Balance sheet is nothing but another financial document that we accomplished prepared to provide a user with more information about the financial potition of a company. you can look up your textbooks for a more formal definition.
An analogy that I like to use I read another book long time ago was that of a financial photograph. A balance sheet is like a financial photograph. What I mean by that? If you are all sitting in my classroom and I took a picture of you right now, the camera would record your posture at the moment the flash went off.
But one milllion seconds after I took the picture all of your posture could conceivably change. So similarly the balance sheet records the financial position of a company as of a certain date. It could be as of December 31st 2012 or as of April 30th 2013 etc.
Now the balance sheet is broadly classified into three main sections assets, liabilities and stockholders equity also called shareholders equity.
What is an asset, I like to use a one word working definition of an asset as something that the company owns. Just as you own a number of things in your personal lives. What are some things that you own, clothes, a car, may be more than one car, a house etc. All of these are your assets.
Similarly a company owns or can own a number of different items as well. Now for balance sheet reporting purposes the assets are further sub classified into several sub sections.
The first sub section under the asset group would be current asset, so what is a current asset. By definition a current asset is cash or any other asset that can be converted into cash within one year.
GAAP specifies which accounts for current assets. Here are this illustrated two of them cash and account receivable as examples.
Account receivable also called AR, what is an accounts receivable? When does an AR come on a company’s book? AR typically comes about when a company sells a product or provides a service on credit on account. On account is another term for on credit, so again if you were a company selling clothes and you sold clothes to a customer on credit, then that creates an accounts receivable on your books.
So in keeping with a one word definition of an asset and that is something that the company owns, what is it that you the business owner owns, so the company owns when you have an AR.
In this case what will happen is the company owns the right to receive money from the customer at a future specified date. So initially when the company sells those clothes on credit that creates an AR the company’s AR goes up.
When the customer sends the money, makes the payment and the company receives the check that reduces the company’s AR. So that’s a little bit about how AR comes about on a company’s books and how it goes down.
Next we have other sections that broadly fall into the umbrella of long term assets. The first of these subsections that fall under the broad umbrella of long term assets would be property, plant and equipment. And some examples of accounts that fall in the property, plant and equipment subsection would be land and building.
Then you have another subsection called intangible assets. Some accounts that fall under this subsection would be goodwill and patents. Then we have another subsection which is kind of a catch-all section called other assets, and one account that typically falls into the other account other assts section will be deposits.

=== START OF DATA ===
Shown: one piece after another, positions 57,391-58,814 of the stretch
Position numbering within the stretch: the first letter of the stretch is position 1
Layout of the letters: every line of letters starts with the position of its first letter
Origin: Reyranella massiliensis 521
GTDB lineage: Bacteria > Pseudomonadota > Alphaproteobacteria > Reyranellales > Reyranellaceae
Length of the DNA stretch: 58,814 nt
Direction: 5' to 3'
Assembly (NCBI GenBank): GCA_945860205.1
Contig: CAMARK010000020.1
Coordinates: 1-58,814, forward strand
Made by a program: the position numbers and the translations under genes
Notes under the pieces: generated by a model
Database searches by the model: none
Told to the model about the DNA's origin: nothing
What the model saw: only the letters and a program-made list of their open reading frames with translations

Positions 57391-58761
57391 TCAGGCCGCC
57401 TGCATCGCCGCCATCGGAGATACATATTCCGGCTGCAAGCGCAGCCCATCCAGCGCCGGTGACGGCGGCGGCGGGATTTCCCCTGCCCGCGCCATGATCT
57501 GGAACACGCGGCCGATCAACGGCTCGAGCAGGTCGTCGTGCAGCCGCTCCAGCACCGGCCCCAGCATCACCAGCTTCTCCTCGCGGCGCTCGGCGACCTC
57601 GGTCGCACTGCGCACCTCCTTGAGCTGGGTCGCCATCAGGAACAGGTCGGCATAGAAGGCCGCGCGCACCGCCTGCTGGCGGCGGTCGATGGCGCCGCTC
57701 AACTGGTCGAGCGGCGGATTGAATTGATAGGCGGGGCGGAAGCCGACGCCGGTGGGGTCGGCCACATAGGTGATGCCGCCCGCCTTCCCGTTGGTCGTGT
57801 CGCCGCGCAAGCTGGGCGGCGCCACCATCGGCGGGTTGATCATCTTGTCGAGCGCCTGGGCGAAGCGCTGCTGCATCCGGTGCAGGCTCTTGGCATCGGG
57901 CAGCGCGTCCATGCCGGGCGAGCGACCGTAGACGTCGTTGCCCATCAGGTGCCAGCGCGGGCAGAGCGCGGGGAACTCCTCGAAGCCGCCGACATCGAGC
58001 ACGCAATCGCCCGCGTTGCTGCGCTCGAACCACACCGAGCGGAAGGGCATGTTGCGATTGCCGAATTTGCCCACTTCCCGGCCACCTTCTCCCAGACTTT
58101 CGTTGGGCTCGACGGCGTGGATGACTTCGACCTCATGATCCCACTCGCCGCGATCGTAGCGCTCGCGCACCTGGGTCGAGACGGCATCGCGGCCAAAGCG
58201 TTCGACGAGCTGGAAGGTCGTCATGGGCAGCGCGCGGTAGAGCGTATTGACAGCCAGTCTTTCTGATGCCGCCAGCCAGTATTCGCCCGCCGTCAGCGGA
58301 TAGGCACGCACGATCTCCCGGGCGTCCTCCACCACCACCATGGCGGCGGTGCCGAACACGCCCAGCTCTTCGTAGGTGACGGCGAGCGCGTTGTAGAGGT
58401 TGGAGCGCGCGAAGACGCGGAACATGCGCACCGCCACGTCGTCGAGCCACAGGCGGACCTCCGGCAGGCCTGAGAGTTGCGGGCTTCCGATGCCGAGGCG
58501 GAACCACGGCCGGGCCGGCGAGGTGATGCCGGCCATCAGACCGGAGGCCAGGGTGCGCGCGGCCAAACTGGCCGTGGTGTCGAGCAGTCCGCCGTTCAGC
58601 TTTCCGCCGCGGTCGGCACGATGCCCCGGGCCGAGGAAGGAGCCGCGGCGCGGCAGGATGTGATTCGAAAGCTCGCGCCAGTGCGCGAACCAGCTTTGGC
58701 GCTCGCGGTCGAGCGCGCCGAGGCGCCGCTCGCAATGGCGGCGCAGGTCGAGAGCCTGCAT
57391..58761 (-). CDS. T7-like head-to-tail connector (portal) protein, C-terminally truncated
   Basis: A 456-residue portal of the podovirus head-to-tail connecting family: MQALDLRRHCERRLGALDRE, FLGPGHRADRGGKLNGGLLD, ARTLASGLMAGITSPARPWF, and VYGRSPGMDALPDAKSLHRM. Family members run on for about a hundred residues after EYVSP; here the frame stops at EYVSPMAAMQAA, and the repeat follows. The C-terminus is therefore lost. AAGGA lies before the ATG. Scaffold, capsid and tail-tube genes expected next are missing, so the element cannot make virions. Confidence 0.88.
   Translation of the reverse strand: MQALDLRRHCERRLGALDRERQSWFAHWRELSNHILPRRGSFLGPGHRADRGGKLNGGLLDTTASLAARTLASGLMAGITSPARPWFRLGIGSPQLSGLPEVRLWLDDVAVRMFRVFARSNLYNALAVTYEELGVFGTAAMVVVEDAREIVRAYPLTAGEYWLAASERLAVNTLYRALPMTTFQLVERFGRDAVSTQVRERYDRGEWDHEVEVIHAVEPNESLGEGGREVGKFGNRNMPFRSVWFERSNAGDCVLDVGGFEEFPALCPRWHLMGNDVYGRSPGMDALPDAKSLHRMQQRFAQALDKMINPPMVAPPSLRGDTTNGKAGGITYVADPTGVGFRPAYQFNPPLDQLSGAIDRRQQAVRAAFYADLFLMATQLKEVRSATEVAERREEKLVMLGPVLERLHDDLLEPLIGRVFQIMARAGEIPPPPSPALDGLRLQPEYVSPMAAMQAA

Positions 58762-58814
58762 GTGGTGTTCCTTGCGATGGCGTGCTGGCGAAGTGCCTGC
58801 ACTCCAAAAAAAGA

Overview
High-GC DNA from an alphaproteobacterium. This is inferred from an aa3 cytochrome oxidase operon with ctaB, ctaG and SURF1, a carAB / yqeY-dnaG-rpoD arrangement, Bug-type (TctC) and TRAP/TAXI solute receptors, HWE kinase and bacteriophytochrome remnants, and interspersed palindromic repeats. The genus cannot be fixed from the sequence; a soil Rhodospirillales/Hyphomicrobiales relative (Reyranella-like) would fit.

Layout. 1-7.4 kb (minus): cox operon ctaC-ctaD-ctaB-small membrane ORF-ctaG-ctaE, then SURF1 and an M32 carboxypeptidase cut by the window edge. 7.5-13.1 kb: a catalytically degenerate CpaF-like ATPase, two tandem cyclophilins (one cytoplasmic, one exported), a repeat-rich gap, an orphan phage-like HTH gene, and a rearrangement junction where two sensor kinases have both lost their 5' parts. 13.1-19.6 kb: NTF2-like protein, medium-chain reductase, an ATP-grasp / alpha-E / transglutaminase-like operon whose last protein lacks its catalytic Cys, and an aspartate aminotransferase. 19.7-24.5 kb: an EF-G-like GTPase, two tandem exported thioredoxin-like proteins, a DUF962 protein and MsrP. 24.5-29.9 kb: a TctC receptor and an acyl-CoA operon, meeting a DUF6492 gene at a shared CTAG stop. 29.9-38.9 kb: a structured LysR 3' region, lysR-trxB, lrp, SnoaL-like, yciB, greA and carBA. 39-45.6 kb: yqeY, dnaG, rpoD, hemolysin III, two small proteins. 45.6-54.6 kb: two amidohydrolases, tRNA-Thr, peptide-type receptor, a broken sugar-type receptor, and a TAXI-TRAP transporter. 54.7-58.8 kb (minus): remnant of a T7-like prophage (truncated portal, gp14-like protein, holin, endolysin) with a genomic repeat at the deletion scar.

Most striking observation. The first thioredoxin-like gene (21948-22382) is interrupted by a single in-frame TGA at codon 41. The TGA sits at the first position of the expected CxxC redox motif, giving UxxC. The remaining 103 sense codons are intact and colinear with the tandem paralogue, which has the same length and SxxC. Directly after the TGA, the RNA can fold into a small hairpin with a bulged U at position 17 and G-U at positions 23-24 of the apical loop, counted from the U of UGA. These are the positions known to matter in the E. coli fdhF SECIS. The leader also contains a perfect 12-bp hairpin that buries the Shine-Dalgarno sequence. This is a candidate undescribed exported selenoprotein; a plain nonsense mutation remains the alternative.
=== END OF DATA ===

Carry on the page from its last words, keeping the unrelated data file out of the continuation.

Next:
What I mean by a deposit? Let’s assume you are starting a company for the first time and you need to set up an account for the utilities, so you call up the utility company, and because you have no prior history with that company, they say to you send us a check for $1,000 as a deposit.
And once your company establish a payment track record with them a good payment track rocord let’s say for six months, they will return that $1,000 to you. So $1,000 that you send into the company is not a payment for your bill. It’s just a deposit that the company is going to hold till they’re satisfied that you have a good credit record a good payment record with them and then they return the money to you.
So your company owned that money all along hence it’s an asset for you even though the utility company is physically holding to that cash, and so on your books on the balance sheet you would classify that as a depoist.
So when you add up all of these subsections that will give a total assets dollar figures. So that’s a little bit about assets and the different components that make up assets.
Then we’ll move on to the next section called liabilities. One word definition of a liabilities would be something that the company owes. Do you owe anything anybody in your personal lives? Most of us do. It would be student loans, it would be a loan for your car, in mortgage on your house, money that you owe for your taxes, so these are all liabilities to you.
Similarly a company has various types of liabilities. One would be accounts payable. Accounts payable is an account it’s a liability account obviously, and it is used when the company purchases items on account for everyday use. So let’s assume that they go to a office supply store like Office Depot or Staples and they buy supplies on credit that create an accounts payable on the company’s books
Oftentimes students tend to get confused between accounts receivable AR and accounts payable AP. Well don’t. Look at the words carefully accounts receivable that means the company is going to receive something and one way the company would receive something would be if they were to have sold a product or provided a service.